So you have just left school, A Level certificates in hand (or framed in a safe place) and youâ€™re either off to University or preparing to embark on your travel journey for X amount of months before deciding about University or job prospects. Congratulations, you are now about to step into the next chapter of your life.
Gap Year Before University
Deciding to take a year out after school and potentially before University is a courageous and exciting choice to make. Whether you plan to travel Europe, Asia, Australia or maybe parts of Africa, be sure to feel confident that upon your return you will feel refreshed with a bag load of memories, souvenirs and most likely a changed view on an array of aspects of life. There are solid reasons why taking a gap year to go travelling before University is an ever popular choice. It could be to see the world while youâ€™re young, detached and carefree, and through being financially able to do and having the time to do so before securing a contracted job. It could similarly be to help you feel more confident as an individual, an adult, and someone who can take care of themselves while enjoying travelling and experiencing a range of cultures and beautiful sights.
Likewise, your travel intentions could take you to volunteer for 3-6 months with various charities, helping to build stable and worthwhile pillars of communities that really need the extra help. Not only do you get to take satisfaction, memories and sheer pride in humanity by working with a charity, be it teaching, coaching sport, or manual labour such as helping to create buildings that will later become schools, but you leave a legacy behind you when it is eventually time to return home. Who would not want that?
Gap Year After University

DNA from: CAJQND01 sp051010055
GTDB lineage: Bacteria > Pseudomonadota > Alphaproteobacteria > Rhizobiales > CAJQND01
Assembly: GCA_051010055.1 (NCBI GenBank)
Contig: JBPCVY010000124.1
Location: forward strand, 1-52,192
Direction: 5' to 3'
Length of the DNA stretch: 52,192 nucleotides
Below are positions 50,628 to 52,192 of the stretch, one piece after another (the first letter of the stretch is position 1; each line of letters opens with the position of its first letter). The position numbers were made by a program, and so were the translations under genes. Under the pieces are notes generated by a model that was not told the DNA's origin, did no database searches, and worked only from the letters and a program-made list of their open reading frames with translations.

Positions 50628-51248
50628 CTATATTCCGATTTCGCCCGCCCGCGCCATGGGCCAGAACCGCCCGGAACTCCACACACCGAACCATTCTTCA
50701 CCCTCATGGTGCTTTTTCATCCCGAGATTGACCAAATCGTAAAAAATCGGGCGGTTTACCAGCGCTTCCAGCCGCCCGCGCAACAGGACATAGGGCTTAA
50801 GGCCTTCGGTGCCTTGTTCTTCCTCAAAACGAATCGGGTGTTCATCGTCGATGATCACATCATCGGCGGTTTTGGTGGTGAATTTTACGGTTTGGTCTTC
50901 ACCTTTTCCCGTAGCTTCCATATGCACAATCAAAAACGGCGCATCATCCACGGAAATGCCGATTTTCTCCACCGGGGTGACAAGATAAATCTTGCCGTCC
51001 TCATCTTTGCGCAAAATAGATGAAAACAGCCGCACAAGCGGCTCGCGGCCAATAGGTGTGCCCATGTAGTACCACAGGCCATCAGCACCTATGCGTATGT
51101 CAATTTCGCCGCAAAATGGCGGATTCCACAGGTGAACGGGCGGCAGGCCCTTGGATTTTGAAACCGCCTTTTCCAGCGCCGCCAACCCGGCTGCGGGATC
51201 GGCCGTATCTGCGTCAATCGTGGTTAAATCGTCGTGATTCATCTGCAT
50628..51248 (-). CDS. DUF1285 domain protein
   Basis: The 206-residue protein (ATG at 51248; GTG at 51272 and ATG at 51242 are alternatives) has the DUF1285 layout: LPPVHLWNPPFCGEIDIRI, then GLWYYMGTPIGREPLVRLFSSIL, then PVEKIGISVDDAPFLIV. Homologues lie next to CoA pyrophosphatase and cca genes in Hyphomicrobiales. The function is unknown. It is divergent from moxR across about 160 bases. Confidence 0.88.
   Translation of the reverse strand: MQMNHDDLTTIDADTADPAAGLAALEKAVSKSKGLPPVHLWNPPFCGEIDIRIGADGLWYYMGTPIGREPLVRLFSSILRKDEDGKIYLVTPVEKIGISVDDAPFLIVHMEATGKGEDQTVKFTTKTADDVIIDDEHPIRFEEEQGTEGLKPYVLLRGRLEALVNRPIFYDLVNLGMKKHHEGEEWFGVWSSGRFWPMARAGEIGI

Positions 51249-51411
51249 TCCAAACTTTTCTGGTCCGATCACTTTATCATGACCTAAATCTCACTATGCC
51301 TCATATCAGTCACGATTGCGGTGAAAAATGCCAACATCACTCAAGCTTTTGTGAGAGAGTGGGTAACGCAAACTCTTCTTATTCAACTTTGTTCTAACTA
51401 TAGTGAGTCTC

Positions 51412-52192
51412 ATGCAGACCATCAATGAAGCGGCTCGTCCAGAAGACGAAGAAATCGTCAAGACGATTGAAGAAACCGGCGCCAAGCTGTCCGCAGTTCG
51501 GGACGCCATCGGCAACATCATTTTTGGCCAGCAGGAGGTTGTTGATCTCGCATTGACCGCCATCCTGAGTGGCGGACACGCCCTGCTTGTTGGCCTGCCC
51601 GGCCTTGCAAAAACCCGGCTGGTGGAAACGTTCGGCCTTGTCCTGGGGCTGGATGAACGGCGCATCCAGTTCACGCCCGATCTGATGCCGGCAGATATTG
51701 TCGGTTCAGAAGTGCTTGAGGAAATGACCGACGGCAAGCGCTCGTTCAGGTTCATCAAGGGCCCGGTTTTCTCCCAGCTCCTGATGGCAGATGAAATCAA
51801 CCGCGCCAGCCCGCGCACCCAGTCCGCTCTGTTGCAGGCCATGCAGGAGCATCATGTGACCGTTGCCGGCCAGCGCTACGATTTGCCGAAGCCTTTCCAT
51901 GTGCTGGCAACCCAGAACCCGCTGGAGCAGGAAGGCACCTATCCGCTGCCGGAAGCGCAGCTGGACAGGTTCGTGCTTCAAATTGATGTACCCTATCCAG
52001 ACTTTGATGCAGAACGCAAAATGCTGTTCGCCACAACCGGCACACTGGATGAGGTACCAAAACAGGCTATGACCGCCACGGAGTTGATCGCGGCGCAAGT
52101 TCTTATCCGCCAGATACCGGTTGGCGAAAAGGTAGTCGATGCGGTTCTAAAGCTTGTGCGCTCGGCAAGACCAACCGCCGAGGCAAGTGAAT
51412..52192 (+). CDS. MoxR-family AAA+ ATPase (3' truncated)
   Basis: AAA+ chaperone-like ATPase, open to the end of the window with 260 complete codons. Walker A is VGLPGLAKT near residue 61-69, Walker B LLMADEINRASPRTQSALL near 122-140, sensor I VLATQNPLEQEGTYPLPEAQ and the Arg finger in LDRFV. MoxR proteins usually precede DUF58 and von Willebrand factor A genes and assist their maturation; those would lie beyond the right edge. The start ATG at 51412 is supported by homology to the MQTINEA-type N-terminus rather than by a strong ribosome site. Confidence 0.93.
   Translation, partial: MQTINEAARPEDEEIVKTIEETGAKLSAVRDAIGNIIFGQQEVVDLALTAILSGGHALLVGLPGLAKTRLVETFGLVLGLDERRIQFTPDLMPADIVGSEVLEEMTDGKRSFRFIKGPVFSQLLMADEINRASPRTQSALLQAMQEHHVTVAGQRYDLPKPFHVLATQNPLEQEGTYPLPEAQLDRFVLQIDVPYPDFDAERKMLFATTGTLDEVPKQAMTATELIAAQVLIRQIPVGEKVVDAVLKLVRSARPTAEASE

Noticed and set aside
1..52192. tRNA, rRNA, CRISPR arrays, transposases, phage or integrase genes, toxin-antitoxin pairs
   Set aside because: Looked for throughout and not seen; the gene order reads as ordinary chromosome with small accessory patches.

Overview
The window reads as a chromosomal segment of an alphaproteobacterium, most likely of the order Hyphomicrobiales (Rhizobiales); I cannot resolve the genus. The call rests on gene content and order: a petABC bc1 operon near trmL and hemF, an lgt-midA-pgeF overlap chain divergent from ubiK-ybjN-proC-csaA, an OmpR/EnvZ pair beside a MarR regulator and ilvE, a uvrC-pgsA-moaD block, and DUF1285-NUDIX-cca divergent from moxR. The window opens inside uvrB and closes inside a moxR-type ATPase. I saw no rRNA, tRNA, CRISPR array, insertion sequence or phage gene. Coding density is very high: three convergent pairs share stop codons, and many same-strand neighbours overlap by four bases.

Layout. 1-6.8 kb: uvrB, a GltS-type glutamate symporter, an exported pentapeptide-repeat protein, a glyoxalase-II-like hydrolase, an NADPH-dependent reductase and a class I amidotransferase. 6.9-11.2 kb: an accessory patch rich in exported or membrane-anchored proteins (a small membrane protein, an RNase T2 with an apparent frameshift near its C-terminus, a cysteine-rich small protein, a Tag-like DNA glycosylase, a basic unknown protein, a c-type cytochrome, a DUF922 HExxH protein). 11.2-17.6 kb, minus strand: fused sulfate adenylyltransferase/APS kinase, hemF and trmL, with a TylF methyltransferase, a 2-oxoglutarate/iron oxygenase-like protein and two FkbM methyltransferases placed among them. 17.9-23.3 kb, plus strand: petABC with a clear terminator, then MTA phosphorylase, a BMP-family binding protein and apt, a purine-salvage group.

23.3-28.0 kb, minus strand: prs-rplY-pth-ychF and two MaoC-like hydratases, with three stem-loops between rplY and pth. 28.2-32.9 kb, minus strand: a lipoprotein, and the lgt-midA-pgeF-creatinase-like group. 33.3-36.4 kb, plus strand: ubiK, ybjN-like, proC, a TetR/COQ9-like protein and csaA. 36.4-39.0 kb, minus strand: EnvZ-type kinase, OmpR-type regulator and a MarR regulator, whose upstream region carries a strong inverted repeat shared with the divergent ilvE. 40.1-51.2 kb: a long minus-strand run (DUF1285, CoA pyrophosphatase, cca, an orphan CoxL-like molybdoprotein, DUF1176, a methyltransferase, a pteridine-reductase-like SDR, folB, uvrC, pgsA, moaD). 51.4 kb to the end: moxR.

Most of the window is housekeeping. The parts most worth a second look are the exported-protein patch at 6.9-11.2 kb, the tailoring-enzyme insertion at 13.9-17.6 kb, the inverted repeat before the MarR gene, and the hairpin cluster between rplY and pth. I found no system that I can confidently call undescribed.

A great deal of people do not feel that, at 18, they are comfortably secure in venturing out into the â€˜big wide worldâ€™, be it alone or even in a group. Where decisions such as friends not sharing the same passion for travel, or not having money, leaving a person alone in their quest for culture weight heavily down on the individual, sometimes the logical answer is to wait until after University.
In my opinion, travel does not have a time limit on it, if you feel ready to take a gap year after three or four intense years of studying and student life, then by all means you should follow it. The rush to find a job and get settled is intensifying annually, but realistically post-university is a good time to take the opportunity to go and see some more of the world that you desire. A lot of the time students feel they need the years at University to teach them how to be completely independent, and competent to stand on their own two feet. Not just by being able to wash clothes without staining the whole load pink, but by feeling reassured that (often) living away from home is not as daunting as it first appears. If you can make a life in a new part of the country as many students do, the same applies to another part of the globe.
Studying at University can help fuel the desire to travel and explore, while making new friends that potentially could feel the same. Not only could you find more about yourself as a person and your travel interests, but your new best friend from your halls could be your future travel companion. Like I say, there is no travel-by- date when it comes to being a student.
Whether you feel ready at 18 or need a bit more time to decide your intentions with your gap year abroad, the main thing is do not rush, and certainly do not panic. You know your gut instinct, and I know that at 18 I was not ready to take a Gap Year, I needed to go straight into the academic world of University where development does not just stop at academic strengthening but with you as a person.
Gap Years are going to change your life whether you take one before University or hopefully, going well, like me, after University. The world is not going anywhere in the scheme of a couple of years, so all I can say is travellers, whoever you are, however old you are, I hope you have a fantastic experience on your year of travel, the world is certainly your oyster.
Written by GYE writer Clare Dyckhoff.